Still, amid Biden’s rising unpopularity and the slew of crises battering the nation, Nevada could fall into GOP hands in 2020.

Of the declared GOP candidates, former Nevada Attorney General Adam Laxalt is the current front runner to lead this challenge.

Colorado Sen. Michael Bennet

The last major opportunity for Republicans in 2022 is Sen. Michael Bennet’s (D-Colo.) seat.

Admittedly Colorado has, like Nevada, been reliably blue-leaning over the past few election cycles. Both its governor and its state legislature are Democrat controlled, and the state went for Biden in 2020.

Still, Republican candidates have, in the past, managed to win fairly respectable margins.

In his 2016 election, Bennet won 49.97 percent of the vote compared to his opponent’s 44.31 percent. But compared to other Democratic strongholds, where Republicans often receive less than 40 percent of the vote, this race was a fairly tight one.

While recent elections have indeed gone in Democrats’ favor, the state has sent Republicans to the Senate over the course of the last decade.

In 2014, former Sen. Cory Gardner (R-Colo.) beat his Democratic opponent by around two percent. In 2020, Gardner was defeated by Sen. John Hickenlooper (D-Colo.) in his bid for reelection, but some have speculated that Gardner may try to run again.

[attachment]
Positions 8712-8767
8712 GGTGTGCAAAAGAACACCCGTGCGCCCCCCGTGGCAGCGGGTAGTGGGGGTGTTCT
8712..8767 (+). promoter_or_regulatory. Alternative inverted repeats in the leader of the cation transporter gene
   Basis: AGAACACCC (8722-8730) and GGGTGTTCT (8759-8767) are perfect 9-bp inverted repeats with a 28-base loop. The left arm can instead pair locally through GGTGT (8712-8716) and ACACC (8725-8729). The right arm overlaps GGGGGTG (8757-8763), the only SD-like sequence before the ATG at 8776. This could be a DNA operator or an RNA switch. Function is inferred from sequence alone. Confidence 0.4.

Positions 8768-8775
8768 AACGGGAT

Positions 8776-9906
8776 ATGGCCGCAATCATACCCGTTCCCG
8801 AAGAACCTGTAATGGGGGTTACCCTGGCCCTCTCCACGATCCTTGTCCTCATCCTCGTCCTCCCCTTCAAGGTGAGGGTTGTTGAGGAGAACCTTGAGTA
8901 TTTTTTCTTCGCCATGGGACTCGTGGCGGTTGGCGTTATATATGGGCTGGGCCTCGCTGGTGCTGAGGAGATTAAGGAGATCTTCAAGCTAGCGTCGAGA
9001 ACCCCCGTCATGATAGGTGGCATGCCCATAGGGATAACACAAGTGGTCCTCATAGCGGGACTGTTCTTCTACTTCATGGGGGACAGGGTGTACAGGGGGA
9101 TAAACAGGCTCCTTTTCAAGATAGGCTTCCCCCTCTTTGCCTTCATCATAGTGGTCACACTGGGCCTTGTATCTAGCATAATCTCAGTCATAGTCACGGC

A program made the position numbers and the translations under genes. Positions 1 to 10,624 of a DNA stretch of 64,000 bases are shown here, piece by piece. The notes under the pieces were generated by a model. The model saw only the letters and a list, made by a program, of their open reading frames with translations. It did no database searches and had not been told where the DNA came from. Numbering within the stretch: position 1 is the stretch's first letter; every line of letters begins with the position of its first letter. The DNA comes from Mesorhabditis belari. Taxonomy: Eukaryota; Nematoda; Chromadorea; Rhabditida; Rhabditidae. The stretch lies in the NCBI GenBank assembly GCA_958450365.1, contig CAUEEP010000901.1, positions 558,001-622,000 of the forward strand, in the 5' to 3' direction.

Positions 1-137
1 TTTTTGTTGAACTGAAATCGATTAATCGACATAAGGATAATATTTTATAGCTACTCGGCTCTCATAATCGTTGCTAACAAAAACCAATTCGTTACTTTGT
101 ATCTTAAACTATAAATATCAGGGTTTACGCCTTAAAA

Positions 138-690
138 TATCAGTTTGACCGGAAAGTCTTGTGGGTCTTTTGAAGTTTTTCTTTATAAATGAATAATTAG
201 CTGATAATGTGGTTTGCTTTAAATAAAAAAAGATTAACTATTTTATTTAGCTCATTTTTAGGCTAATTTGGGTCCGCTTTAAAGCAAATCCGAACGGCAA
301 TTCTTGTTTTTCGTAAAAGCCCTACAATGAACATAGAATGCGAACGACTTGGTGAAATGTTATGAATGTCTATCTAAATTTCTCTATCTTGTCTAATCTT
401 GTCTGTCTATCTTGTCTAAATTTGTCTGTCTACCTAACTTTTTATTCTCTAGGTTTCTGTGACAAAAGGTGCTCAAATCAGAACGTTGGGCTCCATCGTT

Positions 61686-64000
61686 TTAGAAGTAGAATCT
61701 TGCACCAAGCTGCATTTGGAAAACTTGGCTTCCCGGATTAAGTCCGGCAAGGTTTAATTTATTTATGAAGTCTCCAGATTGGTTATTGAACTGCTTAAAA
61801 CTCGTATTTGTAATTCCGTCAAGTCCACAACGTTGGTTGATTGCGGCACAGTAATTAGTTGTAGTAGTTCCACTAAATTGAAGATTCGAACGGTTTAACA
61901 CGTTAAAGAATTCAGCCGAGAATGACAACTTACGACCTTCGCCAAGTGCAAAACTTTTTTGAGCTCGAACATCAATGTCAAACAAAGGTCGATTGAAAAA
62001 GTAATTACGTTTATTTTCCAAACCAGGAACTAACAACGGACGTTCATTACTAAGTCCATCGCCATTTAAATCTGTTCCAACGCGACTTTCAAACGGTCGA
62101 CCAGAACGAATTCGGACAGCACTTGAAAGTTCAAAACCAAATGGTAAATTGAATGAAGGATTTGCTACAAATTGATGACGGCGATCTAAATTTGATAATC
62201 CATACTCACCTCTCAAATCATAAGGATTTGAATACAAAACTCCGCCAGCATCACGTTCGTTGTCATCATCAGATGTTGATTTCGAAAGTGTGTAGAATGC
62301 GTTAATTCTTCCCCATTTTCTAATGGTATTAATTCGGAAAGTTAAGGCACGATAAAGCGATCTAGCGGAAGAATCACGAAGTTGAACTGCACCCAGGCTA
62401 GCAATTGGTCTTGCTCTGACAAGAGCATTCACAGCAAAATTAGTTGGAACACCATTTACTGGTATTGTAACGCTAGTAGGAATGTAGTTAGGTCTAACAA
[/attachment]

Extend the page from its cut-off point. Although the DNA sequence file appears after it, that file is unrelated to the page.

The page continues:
As a former senator with a veritable track record in the Senate, Gardner could really challenge Bennet in 2022 if he chooses to run.

Just as is the case in Nevada, continuing inflation, rising gas prices, and supply chain issues could sour Coloradans on the policies of the Democratic Party, giving the GOP an opening to take back one of Colorado’s Senate seats in 2022.

Views expressed in this article are the opinions of the author and do not necessarily reflect the views of The Epoch Times.

Joseph Lord
Joseph Lord is a Congressional reporter for The Epoch Times who focuses on the Democrats. He got his Bachelor of Arts in Philosophy from Clemson University and was a scholar in the Lyceum Program.